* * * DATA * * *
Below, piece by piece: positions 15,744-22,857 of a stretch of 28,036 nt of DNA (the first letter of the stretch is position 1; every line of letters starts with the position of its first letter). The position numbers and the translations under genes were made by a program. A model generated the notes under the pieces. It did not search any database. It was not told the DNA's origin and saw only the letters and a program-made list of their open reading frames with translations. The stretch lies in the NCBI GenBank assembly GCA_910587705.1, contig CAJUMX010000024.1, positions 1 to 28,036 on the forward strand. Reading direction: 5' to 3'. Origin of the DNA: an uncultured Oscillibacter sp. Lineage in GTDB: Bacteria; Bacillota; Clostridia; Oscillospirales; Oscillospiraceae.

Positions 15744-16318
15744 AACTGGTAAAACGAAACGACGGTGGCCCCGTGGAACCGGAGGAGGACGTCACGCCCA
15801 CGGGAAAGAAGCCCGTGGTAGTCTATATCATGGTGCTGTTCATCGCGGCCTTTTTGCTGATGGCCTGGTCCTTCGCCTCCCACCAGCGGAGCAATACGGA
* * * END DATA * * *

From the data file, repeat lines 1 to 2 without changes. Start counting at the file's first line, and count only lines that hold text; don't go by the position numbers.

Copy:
Below, piece by piece: positions 15,744-22,857 of a stretch of 28,036 nt of DNA (the first letter of the stretch is position 1; every line of letters starts with the position of its first letter). The position numbers and the translations under genes were made by a program. A model generated the notes under the pieces. It did not search any database. It was not told the DNA's origin and saw only the letters and a program-made list of their open reading frames with translations. The stretch lies in the NCBI GenBank assembly GCA_910587705.1, contig CAJUMX010000024.1, positions 1 to 28,036 on the forward strand. Reading direction: 5' to 3'. Origin of the DNA: an uncultured Oscillibacter sp. Lineage in GTDB: Bacteria; Bacillota; Clostridia; Oscillospirales; Oscillospiraceae.

Positions 15744-16318